UNITED STATES OF AMERICA, Plaintiff - Appellee, v. DEMETRIUS ALLEN MCDUFFIE, Defendant - Appellant.
Demetrius McDuffie appeals his various federal convictions arising out of involvement with a low-level drug dealing operation. See Jury Verdict, D.E. 147 (finding Mr. McDuffie guilty of conspiracy to possess with intent to distribute a controlled substance, 21 U.S.C. §§ 841 and 846; possession with intent to distribute a controlled substance, 21 U.S.C. § 841(a)(1); possession of a firearm in furtherance of a drug trafficking crime, 18 U.S.C. § 924(c)(1)(A)(i); and possession of a firearm by a convicted felon, 18 U.S.C. § 922(g)(1)).
Mr. McDuffie raises four arguments for why his convictions should be reversed: (1) the district court erred in denying his motion to suppress drugs and guns found in the apartment where he was arrested; (2) insufficient evidence supported his convictions; (3) the district court erred by failing to give his proposed jury instruction concerning constructive possession of guns and drugs in in that same apartment; and (4) the district court abused its discretion by denying his post-verdict motion for a new trial. Upon review, we conclude that the arguments lack merit, and affirm.
The first argument turns largely on whether Officer Terence White could see drugs and an assault rifle from the public hallway outside of the apartment where Mr. McDuffie was arrested. Mr. McDuffie contends that Officer White pushed aside someone who was standing in the doorway of the apartment to see the drugs and assault rifle, and, therefore, the search warrant was predicated on an unlawful observation. The argument, however, ignores the full record below and our standard of review on appeal. See United States v. Delancy, 502 F.3d 1297, 1313 n.10 (11th Cir. 2007) (clear error review of district court's factual findings, and de novo review of the court's application of our law to those facts). The district court found credible Officer White's testimony that he saw an assault rifle and drugs from the public hallway of the apartment prior to moving anyone in the doorway. And Mr. McDuffie cites no evidence or testimony that gives us a basis to disturb that factual finding. See Unites States v. McPhee, 336 F.3d 1269, 1275 (11th Cir. 2003) (“[W]e allot substantial deference to the factfinder, in this case, the district court, in reaching credibility determinations with respect to witness testimony.”) (citation omitted).1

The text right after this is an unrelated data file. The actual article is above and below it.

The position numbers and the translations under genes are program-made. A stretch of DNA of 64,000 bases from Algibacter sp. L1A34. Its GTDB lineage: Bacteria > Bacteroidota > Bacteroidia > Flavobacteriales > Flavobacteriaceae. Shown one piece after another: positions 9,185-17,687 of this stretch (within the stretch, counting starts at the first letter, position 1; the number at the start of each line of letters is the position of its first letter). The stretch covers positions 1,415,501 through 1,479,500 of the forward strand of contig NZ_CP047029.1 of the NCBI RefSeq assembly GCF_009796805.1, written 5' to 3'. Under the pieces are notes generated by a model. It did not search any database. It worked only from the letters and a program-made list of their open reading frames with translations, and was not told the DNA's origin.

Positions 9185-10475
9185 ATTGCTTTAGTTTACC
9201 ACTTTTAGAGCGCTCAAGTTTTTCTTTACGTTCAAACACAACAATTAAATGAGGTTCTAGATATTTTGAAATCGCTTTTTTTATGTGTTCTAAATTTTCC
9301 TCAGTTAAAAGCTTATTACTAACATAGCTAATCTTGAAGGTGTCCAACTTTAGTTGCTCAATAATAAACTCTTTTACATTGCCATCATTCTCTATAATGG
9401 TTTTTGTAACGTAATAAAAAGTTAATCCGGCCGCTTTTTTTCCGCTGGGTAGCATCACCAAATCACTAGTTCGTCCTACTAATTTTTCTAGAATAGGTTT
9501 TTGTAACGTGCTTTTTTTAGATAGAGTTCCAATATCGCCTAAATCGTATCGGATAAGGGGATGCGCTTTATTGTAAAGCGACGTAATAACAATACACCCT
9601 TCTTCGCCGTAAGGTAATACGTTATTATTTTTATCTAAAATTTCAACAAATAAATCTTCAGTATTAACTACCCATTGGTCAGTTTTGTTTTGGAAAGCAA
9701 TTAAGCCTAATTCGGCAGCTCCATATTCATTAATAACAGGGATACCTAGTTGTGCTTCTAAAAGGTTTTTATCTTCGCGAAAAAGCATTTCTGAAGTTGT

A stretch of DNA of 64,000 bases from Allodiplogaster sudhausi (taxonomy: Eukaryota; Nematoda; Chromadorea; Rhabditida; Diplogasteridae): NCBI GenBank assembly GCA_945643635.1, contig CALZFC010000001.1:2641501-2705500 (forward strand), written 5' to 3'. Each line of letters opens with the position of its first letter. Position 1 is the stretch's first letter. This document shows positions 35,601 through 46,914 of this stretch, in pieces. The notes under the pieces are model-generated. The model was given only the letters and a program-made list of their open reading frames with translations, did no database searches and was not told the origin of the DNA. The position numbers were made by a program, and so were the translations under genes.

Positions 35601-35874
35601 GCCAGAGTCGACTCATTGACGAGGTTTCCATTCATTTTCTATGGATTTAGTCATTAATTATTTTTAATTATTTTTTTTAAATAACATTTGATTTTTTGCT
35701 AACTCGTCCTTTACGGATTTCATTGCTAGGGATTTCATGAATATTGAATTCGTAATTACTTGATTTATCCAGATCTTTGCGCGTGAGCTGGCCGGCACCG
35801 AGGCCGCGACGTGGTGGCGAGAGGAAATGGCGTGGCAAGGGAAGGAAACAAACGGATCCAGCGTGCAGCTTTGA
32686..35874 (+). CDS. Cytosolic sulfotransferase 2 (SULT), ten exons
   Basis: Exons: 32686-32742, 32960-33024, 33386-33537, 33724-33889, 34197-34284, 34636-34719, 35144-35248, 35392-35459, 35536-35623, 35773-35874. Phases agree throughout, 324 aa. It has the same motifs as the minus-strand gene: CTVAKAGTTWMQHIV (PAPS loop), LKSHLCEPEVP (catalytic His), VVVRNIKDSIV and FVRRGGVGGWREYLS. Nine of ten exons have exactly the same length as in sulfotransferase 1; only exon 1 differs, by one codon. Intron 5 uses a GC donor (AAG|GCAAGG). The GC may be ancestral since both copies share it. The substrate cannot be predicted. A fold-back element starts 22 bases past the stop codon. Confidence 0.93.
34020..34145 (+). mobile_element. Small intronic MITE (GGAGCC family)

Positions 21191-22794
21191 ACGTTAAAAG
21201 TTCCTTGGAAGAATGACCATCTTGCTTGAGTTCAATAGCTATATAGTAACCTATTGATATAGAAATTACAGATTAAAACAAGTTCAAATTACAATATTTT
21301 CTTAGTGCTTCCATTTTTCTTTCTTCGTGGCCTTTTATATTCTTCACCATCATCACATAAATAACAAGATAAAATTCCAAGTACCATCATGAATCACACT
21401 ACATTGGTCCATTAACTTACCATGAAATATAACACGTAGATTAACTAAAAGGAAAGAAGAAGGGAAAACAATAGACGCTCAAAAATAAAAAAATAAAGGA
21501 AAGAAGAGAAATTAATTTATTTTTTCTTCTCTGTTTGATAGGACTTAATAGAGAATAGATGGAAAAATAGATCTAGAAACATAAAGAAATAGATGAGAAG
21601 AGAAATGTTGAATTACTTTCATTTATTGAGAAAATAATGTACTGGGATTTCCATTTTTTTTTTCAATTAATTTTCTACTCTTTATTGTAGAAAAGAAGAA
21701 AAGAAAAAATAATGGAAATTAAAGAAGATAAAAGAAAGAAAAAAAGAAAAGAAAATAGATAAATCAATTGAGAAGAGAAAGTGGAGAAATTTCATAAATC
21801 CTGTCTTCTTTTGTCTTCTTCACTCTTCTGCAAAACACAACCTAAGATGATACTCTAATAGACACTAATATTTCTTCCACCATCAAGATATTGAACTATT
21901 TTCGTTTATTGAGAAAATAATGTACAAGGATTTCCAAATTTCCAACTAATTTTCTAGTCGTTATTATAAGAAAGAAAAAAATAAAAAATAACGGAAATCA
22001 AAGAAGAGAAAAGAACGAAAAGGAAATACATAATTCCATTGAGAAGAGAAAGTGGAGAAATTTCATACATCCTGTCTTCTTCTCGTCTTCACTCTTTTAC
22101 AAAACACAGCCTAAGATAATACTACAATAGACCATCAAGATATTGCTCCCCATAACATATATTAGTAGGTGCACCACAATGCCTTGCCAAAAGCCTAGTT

The second argument fails because there was sufficient evidence supporting Mr. McDuffie's convictions for conspiracy to distribute controlled substances, possession of a controlled substance with intent to distribute, possession of a firearm in furtherance of a drug trafficking crime, and possession of a firearm by a convicted felon. See United States v. Jiminez, 564 F.3d 1280, 1284 (11th Cir. 2009) (“We review de novo whether there is sufficient evidence in the record to support a jury's verdict in a criminal trial, viewing the evidence in the light most favorable to the government, and drawing all reasonable factual inferences in favor of the jury's verdict.”) (citation omitted). At the time of the arrest, law enforcement officers observed drug dealing activity in the apartment complex where Mr. McDuffie was arrested. They then found drugs (powder cocaine, crack cocaine, and heroin) in a fire-extinguisher box in the hallway of the apartment complex, and drugs and guns in the apartment to which Mr. McDuffie brought groceries and in which he was eventually arrested. Later, upon executing a search warrant, officers discovered more drugs and Mr. McDuffie's personal items in one of the bedrooms of the apartment, including his wallet and Florida ID and a letter from the Social Security Administration addressed to him. On top of this evidence, the government also called an expert who opined that the apartment was a drug “stash house.”